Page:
Appreciating the Human Face of Automation

May 1, 1999
What's the most negative perception you have concerning automation? If you worked in a manufacturing plant, you might fear the idea of robotics indiscriminately

What's the most negative perception you have concerning automation? If you worked in a manufacturing plant, you might fear the idea of robotics indiscriminately replacing people. But because you work in the rental business, which is a service business, you're more likely concerned that a computer will dehumanize the personal interaction between your staff and your customers and will actually impair the service process.

In reality, however, just the opposite is true. Over the past two decades, good point-of-transaction rental systems in our industry have earned the right to be called an employee's best friend at the rental counter.

One important attribute that defines an employee-friendly system is ease of use. Easy-to-learn application software empowers your staff in a number of ways.

It builds a better team. New employees get up to speed more quickly, gaining the personal confidence that's a hallmark of good customer service. And employees, such as mechanics or bookkeepers, who don't typically work the counter, can step up and help with customers when you're short-staffed. These employees don't have to be familiar with rates or inventory availability because the system is familiar with everything, all the time, and prompts them through the transaction process.

In effect, automation creates an equal playing field for all customer service employees engaged in routine transactions. Everyone, from the newest hire to the most seasoned employee, has access to the same level of "cyber-knowledge" about rates, availability or product specifications.

The computer places knowledge literally at employees' fingertips and thus offers them the gift of time: to concentrate more fully on the customer's needs, to ask the right questions and to give satisfactory answers. And it gives them time to relax and smile, thus making customers feel comfortable.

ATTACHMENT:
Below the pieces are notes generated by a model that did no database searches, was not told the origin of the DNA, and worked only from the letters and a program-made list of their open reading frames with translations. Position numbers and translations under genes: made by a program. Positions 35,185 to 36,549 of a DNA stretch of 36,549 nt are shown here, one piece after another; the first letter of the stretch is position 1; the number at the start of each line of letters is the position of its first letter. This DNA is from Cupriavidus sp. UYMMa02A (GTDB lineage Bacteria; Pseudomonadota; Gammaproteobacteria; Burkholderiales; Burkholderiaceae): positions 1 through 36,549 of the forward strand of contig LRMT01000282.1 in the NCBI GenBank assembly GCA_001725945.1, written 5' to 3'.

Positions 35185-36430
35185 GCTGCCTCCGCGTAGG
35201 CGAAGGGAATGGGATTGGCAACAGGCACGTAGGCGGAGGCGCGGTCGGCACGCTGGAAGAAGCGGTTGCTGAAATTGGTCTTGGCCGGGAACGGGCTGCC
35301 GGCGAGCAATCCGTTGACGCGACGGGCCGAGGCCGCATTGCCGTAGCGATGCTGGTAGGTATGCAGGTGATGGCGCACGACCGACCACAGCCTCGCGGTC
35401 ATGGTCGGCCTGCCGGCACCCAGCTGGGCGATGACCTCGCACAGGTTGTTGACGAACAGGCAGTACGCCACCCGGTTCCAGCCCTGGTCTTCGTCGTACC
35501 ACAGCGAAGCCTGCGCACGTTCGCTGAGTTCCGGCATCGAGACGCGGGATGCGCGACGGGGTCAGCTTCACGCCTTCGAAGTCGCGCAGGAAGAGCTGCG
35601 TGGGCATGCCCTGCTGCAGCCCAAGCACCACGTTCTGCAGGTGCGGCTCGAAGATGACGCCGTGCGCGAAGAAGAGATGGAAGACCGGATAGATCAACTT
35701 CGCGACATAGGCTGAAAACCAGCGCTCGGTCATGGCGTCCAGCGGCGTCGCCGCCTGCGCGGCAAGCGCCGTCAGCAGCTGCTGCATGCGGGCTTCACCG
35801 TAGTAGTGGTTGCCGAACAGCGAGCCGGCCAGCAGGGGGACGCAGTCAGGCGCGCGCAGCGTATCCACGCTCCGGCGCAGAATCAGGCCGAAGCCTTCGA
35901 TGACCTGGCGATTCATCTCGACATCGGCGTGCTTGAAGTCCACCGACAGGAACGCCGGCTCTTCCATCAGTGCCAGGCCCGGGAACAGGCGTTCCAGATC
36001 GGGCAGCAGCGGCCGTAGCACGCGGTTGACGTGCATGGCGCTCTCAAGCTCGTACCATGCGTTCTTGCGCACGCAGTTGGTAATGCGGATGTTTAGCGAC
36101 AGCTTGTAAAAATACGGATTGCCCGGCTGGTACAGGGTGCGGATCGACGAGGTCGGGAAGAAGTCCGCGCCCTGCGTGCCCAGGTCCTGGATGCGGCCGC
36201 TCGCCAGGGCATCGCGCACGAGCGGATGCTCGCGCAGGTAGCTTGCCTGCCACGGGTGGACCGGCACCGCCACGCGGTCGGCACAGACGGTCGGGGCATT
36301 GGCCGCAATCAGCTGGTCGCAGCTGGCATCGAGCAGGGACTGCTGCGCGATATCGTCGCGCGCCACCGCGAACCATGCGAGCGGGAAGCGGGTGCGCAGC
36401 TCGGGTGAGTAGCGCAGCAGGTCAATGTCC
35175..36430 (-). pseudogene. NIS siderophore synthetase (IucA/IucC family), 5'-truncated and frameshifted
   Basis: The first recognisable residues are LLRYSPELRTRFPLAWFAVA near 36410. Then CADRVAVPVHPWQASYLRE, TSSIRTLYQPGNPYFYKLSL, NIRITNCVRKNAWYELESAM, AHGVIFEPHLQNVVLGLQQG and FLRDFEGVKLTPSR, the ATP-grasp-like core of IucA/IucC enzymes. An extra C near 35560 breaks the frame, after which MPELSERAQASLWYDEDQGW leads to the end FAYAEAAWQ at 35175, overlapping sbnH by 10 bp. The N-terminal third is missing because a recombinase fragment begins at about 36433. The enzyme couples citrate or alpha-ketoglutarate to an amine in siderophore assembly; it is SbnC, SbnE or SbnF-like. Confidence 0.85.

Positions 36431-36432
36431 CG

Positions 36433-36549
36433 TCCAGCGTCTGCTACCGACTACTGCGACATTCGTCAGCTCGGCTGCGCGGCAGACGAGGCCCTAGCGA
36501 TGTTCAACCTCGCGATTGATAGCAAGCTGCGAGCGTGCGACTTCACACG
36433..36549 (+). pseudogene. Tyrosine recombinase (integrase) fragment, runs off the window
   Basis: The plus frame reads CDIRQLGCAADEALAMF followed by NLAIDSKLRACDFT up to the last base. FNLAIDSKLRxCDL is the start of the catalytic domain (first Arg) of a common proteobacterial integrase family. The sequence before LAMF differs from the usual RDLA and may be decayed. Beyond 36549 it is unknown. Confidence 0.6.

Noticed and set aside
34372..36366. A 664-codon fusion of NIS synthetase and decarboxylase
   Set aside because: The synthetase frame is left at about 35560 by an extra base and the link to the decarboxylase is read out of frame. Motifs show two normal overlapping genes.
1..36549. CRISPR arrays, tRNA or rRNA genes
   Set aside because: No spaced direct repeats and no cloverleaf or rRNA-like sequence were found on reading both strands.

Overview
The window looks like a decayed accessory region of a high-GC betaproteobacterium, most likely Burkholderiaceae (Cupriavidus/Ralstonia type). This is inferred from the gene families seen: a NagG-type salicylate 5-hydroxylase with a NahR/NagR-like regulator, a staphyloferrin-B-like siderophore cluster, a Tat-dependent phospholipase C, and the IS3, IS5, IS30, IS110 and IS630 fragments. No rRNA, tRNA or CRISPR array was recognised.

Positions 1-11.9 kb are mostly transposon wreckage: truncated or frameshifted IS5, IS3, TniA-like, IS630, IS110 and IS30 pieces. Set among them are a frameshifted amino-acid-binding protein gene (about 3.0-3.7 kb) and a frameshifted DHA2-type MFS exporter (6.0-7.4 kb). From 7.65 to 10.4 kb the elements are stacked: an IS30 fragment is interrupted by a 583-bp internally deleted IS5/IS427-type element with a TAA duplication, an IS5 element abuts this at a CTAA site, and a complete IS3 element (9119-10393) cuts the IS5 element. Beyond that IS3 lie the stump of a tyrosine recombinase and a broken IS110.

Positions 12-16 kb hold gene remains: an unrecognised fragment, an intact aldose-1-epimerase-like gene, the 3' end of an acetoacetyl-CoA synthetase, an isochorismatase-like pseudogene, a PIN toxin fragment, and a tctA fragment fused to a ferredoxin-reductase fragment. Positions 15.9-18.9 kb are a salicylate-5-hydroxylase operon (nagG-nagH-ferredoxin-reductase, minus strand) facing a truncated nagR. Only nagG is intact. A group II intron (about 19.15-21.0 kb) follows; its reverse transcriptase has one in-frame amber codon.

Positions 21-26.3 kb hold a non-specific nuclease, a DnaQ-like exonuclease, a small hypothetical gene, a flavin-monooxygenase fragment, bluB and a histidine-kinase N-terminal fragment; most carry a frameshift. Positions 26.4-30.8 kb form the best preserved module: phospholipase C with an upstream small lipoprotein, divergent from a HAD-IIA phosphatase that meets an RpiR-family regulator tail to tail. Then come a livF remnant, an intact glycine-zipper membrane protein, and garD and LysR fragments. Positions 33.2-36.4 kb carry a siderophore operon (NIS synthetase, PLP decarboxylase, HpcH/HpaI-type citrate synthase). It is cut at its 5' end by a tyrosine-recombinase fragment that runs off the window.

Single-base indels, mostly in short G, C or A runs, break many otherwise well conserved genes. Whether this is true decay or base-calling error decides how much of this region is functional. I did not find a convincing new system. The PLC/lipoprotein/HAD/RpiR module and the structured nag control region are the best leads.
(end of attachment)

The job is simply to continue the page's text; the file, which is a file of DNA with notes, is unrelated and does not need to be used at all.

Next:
Ben Shipper IV, vice president of Chicago Party Rentals, Countryside, Ill., says, "Good transaction software takes some of the cognitive steps out of the service process and lets the employee focus more on the customer." Shipper notes that his employees do most of their business on the phone, so they are well-trained at listening.

"It's important that we provide customers with everything they need for their events, which may be more than they initially express," says Shipper. "We do a lot with software features that offer recommended items and kits."

Savvy business operators in the rental industry know that a truly successful rental is one where the customer walks out the door with 100 percent of what he or she needs. This includes the item requested for rent in good repair, any additional resale or rental items that will make the job easier or better, safety and warning messages about operation, advice, a fair rate, and a sense of value received.

A good computer system can ensure item availability, maintenance scheduling and automatic prompting of related items. It can automatically print safety messages and operational tips on the contract and calculate rates with absolute precision, even during holiday periods.

Do those services constitute removing the human aspect from customer service? No, just the opposite! Because the computer handles these necessary but routine parts of the transaction, counter staffers have more time to do what they were hired to do: Give the customer their attention.

Have you ever worked alongside someone who was intelligent, personable and a hard worker, but made too many mistakes caused by poor memory or weak math skills? A person like this has almost all the traits necessary to provide superlative customer service, but is hampered by a flaw that is not directly related to personal contact or attitude. When a good system teams up with a good employee, the system assumes tasks like "remembering" inventory availability and "doing the math" on rate calculation, so the employee is free to focus on the customer contact. The strengths of both man and machine are used to best advantage.